Connecting to Redshift
You can connect to Amazon Redshift using a JDBC or ODBC connection, any tool or program which connects via these methods, or programmatically (AWS provides examples for Java and .NET). AWS supports SSL connections for security.
A popular, terminal/command-line based interaction method uses psql - a postgres frontend which can be used to connect to Redshift. If you’d rather use a graphical frontend (such as SQL Server Management Studio or MySQL Workbench) then you may feel more at home using SQL Workbench/J. We’ll go over connecting with both. If you prefer to connect through Python (psycopg2) or your language of choice, refer to the examples posted by AWS.
Connecting via psql
If you have a Mac or are on Linux, you may have psql installed already; type the command:
into the terminal. You should see something like the following:
If you see the above, you're successfully connected to your local database! Above, you can see I've logged into the db 'aloksubbarao' under the username 'aloksubbarao'.
If you received an error along the lines of:
-bash: /usr/local/bin/psql: No such file or directory
then you don't have psql/postgresql installed. On Mac, you can use Homebrew and run the command:
brew install postgresql
If you're on linux, try:
apt-get install postgresql
For windows, download and run the installer.
If you get the error:
FATAL: database <name> does not exist
Then no database has been initialized. Run:
and then run psql again. The <dbname> above is an optional parameter. Don't include the <> when actually passing the name.
Next, navigate to your Cluster Info page and set your master password (if you haven’t already) and note the cluster details information.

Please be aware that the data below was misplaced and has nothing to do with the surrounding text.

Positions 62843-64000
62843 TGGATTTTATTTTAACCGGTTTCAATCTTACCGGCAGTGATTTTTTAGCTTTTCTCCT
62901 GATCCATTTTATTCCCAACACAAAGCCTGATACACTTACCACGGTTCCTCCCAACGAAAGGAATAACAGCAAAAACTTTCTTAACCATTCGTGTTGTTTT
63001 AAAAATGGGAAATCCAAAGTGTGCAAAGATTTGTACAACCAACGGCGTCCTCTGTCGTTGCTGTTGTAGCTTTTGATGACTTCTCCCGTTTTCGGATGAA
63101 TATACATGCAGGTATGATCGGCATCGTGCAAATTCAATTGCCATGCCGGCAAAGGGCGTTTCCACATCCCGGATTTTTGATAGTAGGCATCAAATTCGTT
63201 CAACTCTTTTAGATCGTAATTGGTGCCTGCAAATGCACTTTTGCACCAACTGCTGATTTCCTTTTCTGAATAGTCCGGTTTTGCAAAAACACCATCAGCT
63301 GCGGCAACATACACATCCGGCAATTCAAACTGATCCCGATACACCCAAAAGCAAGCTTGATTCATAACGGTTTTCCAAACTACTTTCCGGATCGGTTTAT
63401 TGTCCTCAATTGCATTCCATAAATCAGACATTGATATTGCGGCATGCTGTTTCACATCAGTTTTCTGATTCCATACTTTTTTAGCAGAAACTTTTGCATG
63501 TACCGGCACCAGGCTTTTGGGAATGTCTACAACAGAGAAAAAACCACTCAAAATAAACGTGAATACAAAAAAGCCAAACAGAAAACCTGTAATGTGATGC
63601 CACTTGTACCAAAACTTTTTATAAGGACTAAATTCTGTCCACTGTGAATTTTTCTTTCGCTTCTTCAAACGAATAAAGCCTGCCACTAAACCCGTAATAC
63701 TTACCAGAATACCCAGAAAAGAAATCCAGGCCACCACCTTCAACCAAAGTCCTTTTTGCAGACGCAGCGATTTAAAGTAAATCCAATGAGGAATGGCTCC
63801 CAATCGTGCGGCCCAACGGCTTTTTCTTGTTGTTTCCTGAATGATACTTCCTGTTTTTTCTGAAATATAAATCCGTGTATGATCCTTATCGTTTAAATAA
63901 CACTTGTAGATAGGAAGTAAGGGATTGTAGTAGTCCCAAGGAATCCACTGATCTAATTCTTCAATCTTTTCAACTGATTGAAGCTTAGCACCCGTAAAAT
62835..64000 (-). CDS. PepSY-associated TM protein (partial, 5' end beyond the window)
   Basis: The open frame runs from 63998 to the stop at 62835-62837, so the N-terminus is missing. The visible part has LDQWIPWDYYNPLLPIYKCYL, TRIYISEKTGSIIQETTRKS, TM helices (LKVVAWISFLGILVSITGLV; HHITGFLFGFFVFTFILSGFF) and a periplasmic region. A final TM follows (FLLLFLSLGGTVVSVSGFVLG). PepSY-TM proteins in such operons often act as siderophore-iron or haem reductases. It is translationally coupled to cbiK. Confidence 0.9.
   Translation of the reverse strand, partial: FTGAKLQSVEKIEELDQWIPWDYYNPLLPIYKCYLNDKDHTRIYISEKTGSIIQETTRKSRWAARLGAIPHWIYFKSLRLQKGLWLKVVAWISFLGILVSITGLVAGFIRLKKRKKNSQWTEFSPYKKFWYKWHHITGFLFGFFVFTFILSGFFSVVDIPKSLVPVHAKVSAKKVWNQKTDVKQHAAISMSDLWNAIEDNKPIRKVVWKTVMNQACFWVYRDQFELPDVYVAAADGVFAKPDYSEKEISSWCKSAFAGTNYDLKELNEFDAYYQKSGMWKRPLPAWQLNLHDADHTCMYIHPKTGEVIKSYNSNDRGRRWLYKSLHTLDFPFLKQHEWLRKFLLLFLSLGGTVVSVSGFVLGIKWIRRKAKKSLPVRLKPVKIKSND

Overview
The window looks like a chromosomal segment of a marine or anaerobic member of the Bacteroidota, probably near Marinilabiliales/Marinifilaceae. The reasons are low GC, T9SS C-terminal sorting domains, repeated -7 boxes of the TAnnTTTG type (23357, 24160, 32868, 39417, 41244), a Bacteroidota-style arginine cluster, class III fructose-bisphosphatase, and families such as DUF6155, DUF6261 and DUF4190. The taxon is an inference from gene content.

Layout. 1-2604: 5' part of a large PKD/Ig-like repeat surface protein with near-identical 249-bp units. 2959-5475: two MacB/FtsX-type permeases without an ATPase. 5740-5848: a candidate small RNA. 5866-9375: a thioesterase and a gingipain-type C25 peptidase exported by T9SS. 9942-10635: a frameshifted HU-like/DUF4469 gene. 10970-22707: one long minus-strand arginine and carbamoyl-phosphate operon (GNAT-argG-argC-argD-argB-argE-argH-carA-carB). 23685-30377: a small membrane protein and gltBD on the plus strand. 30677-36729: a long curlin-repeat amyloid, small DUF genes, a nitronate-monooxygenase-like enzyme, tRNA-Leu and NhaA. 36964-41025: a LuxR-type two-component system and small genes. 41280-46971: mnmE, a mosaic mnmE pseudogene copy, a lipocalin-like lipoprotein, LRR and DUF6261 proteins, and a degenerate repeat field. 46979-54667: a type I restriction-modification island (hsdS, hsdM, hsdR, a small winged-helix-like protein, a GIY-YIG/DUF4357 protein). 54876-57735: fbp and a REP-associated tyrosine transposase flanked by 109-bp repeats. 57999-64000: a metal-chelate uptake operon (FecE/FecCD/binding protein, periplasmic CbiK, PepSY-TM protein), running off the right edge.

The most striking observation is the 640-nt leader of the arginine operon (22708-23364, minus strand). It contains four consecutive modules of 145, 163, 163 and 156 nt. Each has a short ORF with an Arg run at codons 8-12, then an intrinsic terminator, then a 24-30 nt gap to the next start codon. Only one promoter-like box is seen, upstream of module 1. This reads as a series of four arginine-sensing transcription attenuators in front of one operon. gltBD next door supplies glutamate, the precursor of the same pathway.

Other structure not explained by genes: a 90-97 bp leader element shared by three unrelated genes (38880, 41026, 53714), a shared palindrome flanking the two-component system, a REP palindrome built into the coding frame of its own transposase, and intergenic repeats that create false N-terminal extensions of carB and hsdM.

Enter that information into the terminal using the following psql command (the example here assumes a site name of your-site-name, master username periscoperoot, database name site_1234, port 5439)
psql -h your-site-name.periscopewarehouse.com -U periscoperoot -d site_1234 -p 5439
You will then be prompted for your master password, and upon entering it, should see something like the following:
Congratulations! You’re in your Redshift cluster, and you can use psql commands to interact with your cluster. psql is very powerful, and there are many commands - here are some basic ones to get you started
\l to list all databases in the warehouse
\c <dbname> to connect to a database
\dt to list all tables in the current connected database
\x for expanded print (“pretty print”) mode
\q to quit the psql interface and disconnect
And of course you can run any SQL queries you’d like - don’t forget to throw a `;` at the end of the query or statement to have it execute when within psql! The power of Redshift is now at your fingertips, have fun!
Connecting via SQL Workbench/J
Next, download the official Redshift JDBC Driver to a convenient location. Navigate to where you downloaded SQL Workbench and double click and run the program.
Depending on your workstation’s security settings, you may encounter a prompt like the one shown below when trying to launch SQL Workbench for the first time. If you see this prompt, you may need to navigate to the “Security and Privacy” settings on your workstation and click “Open Anyway”. If this does not resolve the issue, you may need to see assistance from your workstation administrator.
Upon first launch, you should be presented with the connection window seen below. If not, click File-> Connect Window. Create a new profile upon your first connection, name your profile, then go to 'Manage Drivers'
Under Manage Drivers, click the folder icon and select the official Redshift driver from AWS.
Then hit "OK".
Next, navigate to your Cluster Info page and set your master password (if you haven’t already) and note the cluster details information. Now open up the Connection Window
Select Amazon Redshift JDBC driver after having completed the prior steps.
For the next fields we assume an the example site name of your-site-name, master username periscoperoot, database name site_1234, port 5439
Password: <your password>
Ensure that 'Autocommit' beneath the password is selected! Don't forget this step, unless you want to manually COMMIT transactions within the UI.
Click "OK" and now you're in the cluster! I recommend going into Tools -> Database Explorer and taking a look around your Redshift.
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